The scheme, which was in-
troduced in 2012 by the Gillard
Government, governs a client's
spending by issuing them a Ba-
sicsCard to ensure their income is
spent on household essentials and
Stop Income Management in
Playford spokesperson Pas For-
gione said the Abbott Govern-
ment's report shows no evidence of
skills, better health outcomes, or
reduced alcohol and tobacco con-
sumption as a result of income
"This report confirms what crit-
ics of income management have
argued for years," he said.
"For the vast majority of in-
come management clients who
are forced on the program, the ex-
perience can be embarrassing and
humiliating, with little to no im-
provement in quality of life.
"There is not the only risk of
negative impacts, but roughly half
of those forced on income man-
agement felt judged or shame, ac-
cording to the report."
However, the report does sug-
gest those who volunteered to be
income-managed did derive ben-
"Interestingly, the evaluation
suggests those who volunteered
often were more financially and
personally vulnerable than those
forced on the scheme," Mr For-
"This reflects the fact that in
Playford and other sites, most of
those forced on income manage-
ment are subject to the scheme
simply because of automatic youth
triggers, where they are eligible
solely because of their age and
payment type, not because they
are necessarily 'at-risk'.
"In Playford, income manage-
ment is largely operating as a blan-
ket measure, with large numbers
of young people having control
of their funds restricted, despite
no history of mismanaging their
payments or personal crisis," Mr
The people who are automati-
cally income-managed are those
who receive the Unreasonable To
Live At Home rate of Youth Al-
lowance and are aged 16 to 21,
yet many of these people study or
work part time.
According to Mr Forgione, this
evaluation makes the case for ex-
panding income management
weak and the program should,
in fact, be scrapped and replaced
with a voluntary system, with
funds being redirected to commu-
nity services that build financial
and personal capacity rather than
punishing those needing extra
"For SA Premier Jay Weatherill,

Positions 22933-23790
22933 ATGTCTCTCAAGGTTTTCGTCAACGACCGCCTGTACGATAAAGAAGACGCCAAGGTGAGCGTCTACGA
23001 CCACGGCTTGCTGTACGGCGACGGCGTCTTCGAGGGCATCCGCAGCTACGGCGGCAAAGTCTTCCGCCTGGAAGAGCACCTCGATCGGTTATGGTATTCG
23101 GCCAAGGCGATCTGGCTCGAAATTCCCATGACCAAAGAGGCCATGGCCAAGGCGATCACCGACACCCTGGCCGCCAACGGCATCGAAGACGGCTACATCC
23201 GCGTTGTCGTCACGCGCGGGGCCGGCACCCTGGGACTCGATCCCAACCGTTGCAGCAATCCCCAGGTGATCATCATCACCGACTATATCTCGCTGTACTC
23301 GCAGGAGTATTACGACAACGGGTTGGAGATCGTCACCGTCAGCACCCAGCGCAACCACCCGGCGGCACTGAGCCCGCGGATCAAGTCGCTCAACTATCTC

this report is another reminder
that his endorsement of the rec-
ommendations of Andrew For-
rest's Indigenous Employment and
Training Review, which includes
expanding income management
to all working-age Centrelink cli-
ents, is misguided, and flies in the
face of the research about which
programs achieve positive results,"
Mr Forgione said.
-- Kimberley Pratt
simply no good
Contact our Playford reporter Kimberley Pratt on 8522 1233
Do you have Playford news
to share with our readers?
Jobs generation award
THE Works Program, which
operates at Playford Alive, re-
cently received the Jobs Gen-
eration Award at the National
Growth Areas Alliance Awards
Competing against 18 other
high-quality programs in Australia,
the Works Program was awarded
for its contribution to improving
the area's quality of life through
employment opportunities and
Renewal SA's chief John Han-
lon said the program has helped
people overcome a wide variety of
barriers to employment, while also
generating wider benefits, such as
a sense of financial security, confi-
dence and self-worth.
"Since the scheme began at
Playford Alive in 2008, more than
1900 people have taken part in
the training and employment pro-
grams and more than 500 of these
people have gained paid employ-
ment," Mr Hanlon said.
BoysTown's new project is building
employment opportunities for
unemployed youths in the north.
INSET: Boystown chief executive Tracy
Adams and ambassador actor David Field,
pictured at another site visit, recently
visited the organisation's site at Playford
Brenda Wilson, pictured with partner Dr Kym Bannister, is South
Australia's rst female Lieutenant-Governor.
PROFESSOR BRENDA WILSON
I was absolutely
overwhelmed and humbled
by the suggestion to be the
South Australia. There is
no real eligibility criteria
that I am aware of; it is not
a job that you apply for, it
is something that you are
approached to do.